KWINANA commuters perplexed about why trains aren’t stopping at the station can wonder no more – the answer is portuguese millipedes.
The huge local infestation of creepy crawlies is preventing trains from braking in time.
Bob Ball, who starts work at 6am on weekdays, catches the 5.20am train from Wellard station.
Last week, three trains shot past Mr Ball and his fellow commuters over the course of a week, leaving them with a 40-minute wait for the next service.
Last Thursday, the 5.20am train and the 6am train both failed to stop.
Commuters have been given free train travel for the day each time this has happened.
Public Transport Authority (PTA) spokesman David Hynes said it was more difficult to stop a train when the track was slippery, just as it was more difficult to stop a car on a slippery road.
“This is more noticeable at Wellard, when the Perth-bound train comes down a hill towards the station,” he said.
“Because our railcar drivers are well-trained and drive in accordance with the conditions, this has not been a problem until the past couple of weeks, when two unusual environmental factors have come into play. We have had a lot of early-morning condensation on the tracks, and the area has been infested by millipedes.”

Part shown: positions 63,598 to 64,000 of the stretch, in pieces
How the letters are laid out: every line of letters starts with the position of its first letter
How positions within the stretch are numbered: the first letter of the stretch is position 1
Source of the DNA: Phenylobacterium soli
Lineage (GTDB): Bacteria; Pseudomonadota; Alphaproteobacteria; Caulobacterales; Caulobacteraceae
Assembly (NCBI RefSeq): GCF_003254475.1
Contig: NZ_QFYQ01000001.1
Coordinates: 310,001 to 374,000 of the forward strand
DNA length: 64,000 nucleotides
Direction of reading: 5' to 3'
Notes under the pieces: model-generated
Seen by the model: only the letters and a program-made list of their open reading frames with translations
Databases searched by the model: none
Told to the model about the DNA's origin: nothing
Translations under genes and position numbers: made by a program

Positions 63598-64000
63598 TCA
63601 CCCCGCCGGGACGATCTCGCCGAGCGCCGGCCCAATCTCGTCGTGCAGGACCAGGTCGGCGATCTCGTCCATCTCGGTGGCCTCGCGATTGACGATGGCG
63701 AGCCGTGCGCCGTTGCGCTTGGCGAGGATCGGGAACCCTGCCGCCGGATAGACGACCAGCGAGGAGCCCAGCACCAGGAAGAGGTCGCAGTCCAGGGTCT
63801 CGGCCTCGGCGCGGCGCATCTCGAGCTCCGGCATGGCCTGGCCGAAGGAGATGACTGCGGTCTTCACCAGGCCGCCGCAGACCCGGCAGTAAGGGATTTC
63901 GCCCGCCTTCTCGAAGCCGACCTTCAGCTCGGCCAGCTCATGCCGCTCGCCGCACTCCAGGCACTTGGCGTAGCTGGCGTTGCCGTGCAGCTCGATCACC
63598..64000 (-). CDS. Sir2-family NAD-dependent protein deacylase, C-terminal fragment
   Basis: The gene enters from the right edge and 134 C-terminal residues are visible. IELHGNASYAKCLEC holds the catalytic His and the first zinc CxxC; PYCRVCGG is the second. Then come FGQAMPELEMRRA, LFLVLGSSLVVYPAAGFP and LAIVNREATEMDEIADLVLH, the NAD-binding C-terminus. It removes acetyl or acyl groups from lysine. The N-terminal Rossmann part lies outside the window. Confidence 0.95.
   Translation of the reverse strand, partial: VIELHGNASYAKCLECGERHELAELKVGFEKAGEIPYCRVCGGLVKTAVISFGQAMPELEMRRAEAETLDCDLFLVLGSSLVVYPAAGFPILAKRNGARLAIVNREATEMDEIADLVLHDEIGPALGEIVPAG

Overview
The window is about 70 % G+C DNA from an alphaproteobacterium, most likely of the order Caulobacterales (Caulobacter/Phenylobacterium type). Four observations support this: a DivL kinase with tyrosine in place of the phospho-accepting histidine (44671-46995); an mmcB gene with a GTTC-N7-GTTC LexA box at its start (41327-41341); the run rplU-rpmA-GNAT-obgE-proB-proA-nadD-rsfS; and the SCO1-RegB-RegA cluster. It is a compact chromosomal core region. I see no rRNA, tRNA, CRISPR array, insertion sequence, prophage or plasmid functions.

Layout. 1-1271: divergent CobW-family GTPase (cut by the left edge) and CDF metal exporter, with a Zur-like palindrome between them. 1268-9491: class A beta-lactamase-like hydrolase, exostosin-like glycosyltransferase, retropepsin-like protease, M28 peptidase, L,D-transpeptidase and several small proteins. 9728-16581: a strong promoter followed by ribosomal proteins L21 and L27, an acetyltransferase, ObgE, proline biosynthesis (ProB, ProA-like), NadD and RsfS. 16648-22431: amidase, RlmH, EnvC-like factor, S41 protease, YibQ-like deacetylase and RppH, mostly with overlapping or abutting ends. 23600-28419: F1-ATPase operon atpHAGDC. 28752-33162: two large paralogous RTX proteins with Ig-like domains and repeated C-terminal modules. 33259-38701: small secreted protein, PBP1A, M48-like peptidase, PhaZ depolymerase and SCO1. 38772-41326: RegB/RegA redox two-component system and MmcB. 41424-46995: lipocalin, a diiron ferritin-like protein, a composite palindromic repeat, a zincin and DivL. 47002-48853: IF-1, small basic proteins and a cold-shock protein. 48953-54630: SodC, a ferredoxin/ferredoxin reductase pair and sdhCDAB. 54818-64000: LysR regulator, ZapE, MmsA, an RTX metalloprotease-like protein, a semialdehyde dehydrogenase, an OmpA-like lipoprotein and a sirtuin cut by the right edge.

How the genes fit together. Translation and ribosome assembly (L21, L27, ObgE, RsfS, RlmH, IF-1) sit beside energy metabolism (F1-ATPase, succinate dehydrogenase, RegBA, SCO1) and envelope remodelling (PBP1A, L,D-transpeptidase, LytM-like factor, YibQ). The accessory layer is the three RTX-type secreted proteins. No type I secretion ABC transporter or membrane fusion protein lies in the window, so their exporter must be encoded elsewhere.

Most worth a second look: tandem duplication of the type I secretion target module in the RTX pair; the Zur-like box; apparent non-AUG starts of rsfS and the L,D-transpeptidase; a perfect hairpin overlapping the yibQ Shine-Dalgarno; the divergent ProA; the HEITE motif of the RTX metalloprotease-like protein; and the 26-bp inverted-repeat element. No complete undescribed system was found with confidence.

If there are a lot of millipedes on the rails, the track becomes slippery when crushed by the wheels of a passing train and the driver may be unaware of this until he tries to stop the train.
The problem has also been noticed at Rockingham and Kwinana stations, and on the freight network.
The PTA began spraying insecticide in around the tracks on September 24.
“We expect the spraying to be effective for at least a couple of weeks but will monitor the situation closely,” he said.